Over the years, the Toyota Corolla has been available in myriad permutations: front-, rear-, or four-wheel-drive; sedan, coupe, hatchback, liftback or wagon; and powered by hybrid, diesel, supercharged and turbocharged engines. Many of these varieties are long gone – may the sporty FX 3-dr hatchback and rear-wheel-drive GTS coupes rest in peace – but there’s one Corolla variant that, now more than ever, could reappear. I’m talking about the four-wheel-drive wagon.
You may be wondering, “Doesn’t Toyota have the RAV-4 now?” and you’re right. Both the Corolla and RAV4 share a platform and will continue to do so for the foreseeable future. But the RAV4 has more overtly high-riding, SUV-esque styling than the four-wheel-drive Corolla ever did. The European car market is now infested with ever-so-slightly “off-road”-styled versions of hatchbacks and station wagons and it’s not outside the realm of possibility that an all-wheel-drive Corolla wagon variant could appear to fill a niche, à la the Volkswagen Golf Alltrack.
Like many Corolla variants sold throughout the world over the years – for example, the famous AE86 cars – the four-wheel-drive Corolla wagon wore Sprinter badges in its home market. In Japan, it was the Sprinter Carib; in North America, the Corolla All-Trac; in most other markets, Corolla Touring or simply Corolla 4×4. In many markets, it was sold as a Corolla wagon alongside the actual Corolla wagon, a more conventionally-styled wagon with front-wheel-drive.
The Corolla 4×4 was the second-generation of Sprinter Carib exported throughout the world. The first was sold as part of the Tercel series but Toyota decided to grow the wagon and take it slightly upmarket. Improvements included a larger, more refined engine (a twin-cam, 102-hp 1.6 instead of a SOHC 1.5) and full-time four-wheel-drive with a lockable center differential.
Although there remained a rather quirky rear, toned down somewhat from the Tercel wagon’s ATM-style rear end, the second-generation Sprinter Carib was now recognizable as part of the Corolla/Sprinter family of Toyotas. It made sense to ditch the Sprinter Carib name outside of Japan, considering the equity of the Corolla nameplate and “Carib” being a homonym to that peculiar chocolate substitute.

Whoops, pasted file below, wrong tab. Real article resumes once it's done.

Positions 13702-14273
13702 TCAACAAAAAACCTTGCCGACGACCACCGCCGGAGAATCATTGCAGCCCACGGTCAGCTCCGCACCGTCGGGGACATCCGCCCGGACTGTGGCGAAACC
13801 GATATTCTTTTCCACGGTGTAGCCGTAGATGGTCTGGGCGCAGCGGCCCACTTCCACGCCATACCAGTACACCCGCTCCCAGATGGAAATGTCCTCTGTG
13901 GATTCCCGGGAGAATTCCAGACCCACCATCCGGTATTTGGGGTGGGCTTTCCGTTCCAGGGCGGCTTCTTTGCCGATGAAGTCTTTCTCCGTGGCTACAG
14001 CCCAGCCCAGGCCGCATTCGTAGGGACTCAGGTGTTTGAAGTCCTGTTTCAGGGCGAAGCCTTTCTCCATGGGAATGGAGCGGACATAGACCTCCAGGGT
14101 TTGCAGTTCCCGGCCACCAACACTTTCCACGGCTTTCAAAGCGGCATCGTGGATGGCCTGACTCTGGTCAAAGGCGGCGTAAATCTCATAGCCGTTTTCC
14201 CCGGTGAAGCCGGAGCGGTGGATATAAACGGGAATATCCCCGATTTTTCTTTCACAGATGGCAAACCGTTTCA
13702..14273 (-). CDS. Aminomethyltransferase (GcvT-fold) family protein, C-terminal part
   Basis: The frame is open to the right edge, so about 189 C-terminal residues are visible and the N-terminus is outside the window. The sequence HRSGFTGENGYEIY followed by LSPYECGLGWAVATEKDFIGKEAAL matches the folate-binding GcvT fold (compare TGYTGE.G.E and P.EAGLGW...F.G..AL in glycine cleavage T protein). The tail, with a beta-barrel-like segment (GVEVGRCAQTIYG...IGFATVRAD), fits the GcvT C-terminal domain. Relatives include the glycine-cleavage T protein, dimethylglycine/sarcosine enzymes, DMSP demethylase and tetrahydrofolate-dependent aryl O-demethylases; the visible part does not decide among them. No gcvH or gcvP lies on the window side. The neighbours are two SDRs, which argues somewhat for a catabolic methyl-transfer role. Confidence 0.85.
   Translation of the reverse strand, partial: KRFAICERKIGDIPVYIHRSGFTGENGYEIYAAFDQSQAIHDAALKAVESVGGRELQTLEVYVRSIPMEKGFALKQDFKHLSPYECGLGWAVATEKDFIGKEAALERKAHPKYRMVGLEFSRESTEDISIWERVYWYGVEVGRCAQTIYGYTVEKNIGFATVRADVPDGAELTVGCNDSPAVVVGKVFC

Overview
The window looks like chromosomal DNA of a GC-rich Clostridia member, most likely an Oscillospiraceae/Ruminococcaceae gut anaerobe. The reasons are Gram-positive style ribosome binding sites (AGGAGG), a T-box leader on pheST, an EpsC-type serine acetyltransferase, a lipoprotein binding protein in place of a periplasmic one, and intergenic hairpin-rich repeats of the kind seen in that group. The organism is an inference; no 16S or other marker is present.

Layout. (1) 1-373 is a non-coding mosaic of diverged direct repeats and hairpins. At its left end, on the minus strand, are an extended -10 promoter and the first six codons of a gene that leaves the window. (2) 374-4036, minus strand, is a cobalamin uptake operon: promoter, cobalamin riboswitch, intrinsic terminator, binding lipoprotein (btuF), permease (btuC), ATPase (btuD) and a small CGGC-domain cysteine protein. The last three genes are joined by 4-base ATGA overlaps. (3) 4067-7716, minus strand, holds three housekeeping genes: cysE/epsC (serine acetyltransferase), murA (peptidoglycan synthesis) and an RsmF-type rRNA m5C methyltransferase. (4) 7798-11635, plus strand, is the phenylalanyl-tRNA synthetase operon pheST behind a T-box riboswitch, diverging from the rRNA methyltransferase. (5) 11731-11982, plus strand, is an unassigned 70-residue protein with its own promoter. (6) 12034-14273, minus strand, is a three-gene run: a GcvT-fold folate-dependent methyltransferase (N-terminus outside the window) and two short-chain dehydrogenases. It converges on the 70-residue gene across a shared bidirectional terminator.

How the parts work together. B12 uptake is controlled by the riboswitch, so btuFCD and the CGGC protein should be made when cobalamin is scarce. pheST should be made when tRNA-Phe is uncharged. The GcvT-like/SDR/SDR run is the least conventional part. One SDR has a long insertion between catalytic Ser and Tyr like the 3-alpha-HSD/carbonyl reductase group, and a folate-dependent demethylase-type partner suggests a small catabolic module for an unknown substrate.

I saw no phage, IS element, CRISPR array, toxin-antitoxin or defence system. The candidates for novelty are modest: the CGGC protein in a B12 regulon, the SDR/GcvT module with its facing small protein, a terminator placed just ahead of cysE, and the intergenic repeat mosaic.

Although Toyota produced plenty of exciting Corollas in the 1980s – like the aforementioned AE86 – the Sprinter Carib wasn’t one of them. In fact, it was about as exciting as the similarly named food. The weight of the 4WD system added a significant 300 pounds to the regular Corolla’s 2200-pound curb weight and, while the wagon had a more powerful engine than most of the Corolla range, it added only 10 hp and 5 ft-lbs over the carbureted 1.6 initially available in lesser Corollas. Peak torque also didn’t arrive until a rather high 4400 rpm, meaning you had to rev it to get the most out of it.
This wasn’t a performance car and neither, for that matter, was the related All-Trac sedan sold in various markets. The Sprinter Carib may have been a response to Subaru’s success with all-wheel-drive but Toyota had no response to the sporty, turbocharged coupes in Subaru’s Leone/Loyale series that would be the progenitors of Subaru’s hot Impreza WR-X.
Four-wheel-drive Tercel/Corolla and Civic wagons had been a constant throughout much of the 1980s but they began to disappear in the 1990s. The Sprinter Carib lived for two more generations but it was exported to few markets outside Japan, and North America and Australia weren’t among them. Slow sales ultimately doomed the niche Corolla offering. However, now that the entire world is craving anything with a smidge extra ground clearance and a tad more plastic cladding, a Corolla All-Trac would probably sell pretty well.
Corolla wagons photographed in Washington Heights, NY in 2013 and Brisbane and South Brisbane, QLD in 2018.